Have someone be in charge of knowing the schedule and prompting people to get moving when they need to. If there’s a wedding planner, they will likely be your constant timekeeper. But when there is no wedding planner, someone still needs to perform this function, or events can slide further and further behind schedule.

3. If you’re planning a receiving line, put it on your schedule. A receiving line can be a great way to greet all of the guests who attended the ceremony. Emotions may be highest just after the ceremony, and it often shows in the photos. But depending on the number of guests, a receiving line can easily add 20 or 30 minutes to your schedule. Occasionally the receiving line takes place exactly when the family portraits are scheduled. If you’re not having a receiving line, plan to disappear quickly before a receiving line form spontaneously.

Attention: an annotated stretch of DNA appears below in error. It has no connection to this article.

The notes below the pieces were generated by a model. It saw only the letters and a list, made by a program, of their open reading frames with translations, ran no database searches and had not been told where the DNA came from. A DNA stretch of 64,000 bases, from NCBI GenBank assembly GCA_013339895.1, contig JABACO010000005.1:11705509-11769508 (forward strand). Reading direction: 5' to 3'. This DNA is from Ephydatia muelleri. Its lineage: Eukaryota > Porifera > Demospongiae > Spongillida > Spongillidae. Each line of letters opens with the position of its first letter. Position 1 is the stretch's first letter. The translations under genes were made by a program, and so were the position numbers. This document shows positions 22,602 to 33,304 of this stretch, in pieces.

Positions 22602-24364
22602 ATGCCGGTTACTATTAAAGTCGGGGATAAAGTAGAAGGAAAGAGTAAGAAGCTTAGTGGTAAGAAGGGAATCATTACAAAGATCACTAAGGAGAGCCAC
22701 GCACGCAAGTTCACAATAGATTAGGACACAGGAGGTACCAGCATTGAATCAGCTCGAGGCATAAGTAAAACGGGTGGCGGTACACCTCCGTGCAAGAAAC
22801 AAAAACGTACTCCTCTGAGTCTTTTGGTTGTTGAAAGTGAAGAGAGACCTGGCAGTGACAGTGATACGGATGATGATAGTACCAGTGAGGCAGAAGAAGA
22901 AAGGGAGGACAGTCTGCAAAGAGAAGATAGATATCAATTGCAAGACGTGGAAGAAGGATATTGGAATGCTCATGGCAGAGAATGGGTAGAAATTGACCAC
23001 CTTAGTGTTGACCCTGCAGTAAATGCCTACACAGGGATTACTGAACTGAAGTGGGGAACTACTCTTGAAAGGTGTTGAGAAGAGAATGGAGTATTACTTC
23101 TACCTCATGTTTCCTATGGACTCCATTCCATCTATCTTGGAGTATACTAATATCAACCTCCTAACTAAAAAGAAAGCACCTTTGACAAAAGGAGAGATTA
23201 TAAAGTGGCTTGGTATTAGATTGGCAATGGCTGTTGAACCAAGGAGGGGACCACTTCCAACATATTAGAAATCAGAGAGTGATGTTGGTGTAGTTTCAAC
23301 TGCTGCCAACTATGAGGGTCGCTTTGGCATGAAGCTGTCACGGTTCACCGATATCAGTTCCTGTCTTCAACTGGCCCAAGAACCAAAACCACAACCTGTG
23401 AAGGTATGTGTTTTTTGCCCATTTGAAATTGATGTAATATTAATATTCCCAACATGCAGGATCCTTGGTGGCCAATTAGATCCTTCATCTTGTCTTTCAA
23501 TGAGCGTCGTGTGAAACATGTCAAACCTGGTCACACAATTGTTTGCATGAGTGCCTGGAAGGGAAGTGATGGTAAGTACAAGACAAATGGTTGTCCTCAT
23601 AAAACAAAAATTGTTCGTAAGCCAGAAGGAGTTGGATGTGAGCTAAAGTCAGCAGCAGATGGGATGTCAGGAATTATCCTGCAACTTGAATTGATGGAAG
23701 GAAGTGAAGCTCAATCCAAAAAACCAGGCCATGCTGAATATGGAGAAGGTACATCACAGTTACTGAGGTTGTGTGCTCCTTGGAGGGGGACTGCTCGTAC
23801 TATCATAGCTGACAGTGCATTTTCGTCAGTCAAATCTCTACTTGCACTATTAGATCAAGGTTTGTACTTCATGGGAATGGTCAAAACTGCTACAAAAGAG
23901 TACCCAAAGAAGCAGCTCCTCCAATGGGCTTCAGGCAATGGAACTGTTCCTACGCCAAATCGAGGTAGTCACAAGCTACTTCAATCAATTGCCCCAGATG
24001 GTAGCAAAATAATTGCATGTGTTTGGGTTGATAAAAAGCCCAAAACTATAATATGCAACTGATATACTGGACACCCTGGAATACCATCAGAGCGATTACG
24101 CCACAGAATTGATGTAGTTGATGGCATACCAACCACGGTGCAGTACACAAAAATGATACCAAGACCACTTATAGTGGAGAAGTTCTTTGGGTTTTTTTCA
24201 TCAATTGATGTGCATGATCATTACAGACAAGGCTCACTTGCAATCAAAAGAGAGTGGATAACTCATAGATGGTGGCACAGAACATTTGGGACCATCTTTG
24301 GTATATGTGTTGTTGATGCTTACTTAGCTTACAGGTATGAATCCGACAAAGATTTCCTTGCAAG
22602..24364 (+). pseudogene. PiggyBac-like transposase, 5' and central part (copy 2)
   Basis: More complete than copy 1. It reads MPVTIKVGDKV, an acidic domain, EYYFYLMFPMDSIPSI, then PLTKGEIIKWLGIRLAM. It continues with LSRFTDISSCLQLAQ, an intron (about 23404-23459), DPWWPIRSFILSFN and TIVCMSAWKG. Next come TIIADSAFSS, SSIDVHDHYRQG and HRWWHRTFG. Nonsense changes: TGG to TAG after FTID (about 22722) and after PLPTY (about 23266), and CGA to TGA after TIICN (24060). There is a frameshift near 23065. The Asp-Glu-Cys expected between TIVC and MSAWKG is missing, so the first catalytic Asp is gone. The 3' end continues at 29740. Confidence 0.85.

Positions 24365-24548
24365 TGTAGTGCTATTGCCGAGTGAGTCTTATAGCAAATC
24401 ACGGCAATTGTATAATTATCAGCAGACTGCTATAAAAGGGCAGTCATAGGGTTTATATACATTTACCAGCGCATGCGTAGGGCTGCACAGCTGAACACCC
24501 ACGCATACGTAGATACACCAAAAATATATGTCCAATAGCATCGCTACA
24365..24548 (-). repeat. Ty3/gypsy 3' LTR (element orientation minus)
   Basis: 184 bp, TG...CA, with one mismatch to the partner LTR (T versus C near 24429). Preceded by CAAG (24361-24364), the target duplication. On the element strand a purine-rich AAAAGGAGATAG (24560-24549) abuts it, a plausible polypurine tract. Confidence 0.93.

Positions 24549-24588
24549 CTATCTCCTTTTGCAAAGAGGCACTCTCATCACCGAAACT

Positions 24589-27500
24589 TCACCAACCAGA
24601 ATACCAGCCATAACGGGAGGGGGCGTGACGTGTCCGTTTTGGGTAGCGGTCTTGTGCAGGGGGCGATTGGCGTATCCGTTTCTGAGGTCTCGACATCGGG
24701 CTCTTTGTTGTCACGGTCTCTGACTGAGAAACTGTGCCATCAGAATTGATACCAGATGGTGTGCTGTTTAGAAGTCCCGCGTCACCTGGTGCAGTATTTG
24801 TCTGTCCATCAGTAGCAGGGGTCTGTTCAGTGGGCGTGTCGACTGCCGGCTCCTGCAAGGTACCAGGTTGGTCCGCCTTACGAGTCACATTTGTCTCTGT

4. Plan an appropriate time for travel, including traffic. If your wedding involves travel between two or more locations, traffic can easily put you off schedule. A limo driver’s wrong turn can lead to an unexpected delay. A ceremony at 3:00 p.m. on a Friday may be ending just as the Friday rush hour is starting. Build some extra time into your schedule based on the distances and traffic patterns likely to be encountered. And if your wedding transportation is a classic from early in the last century, its reliability may not match its beauty!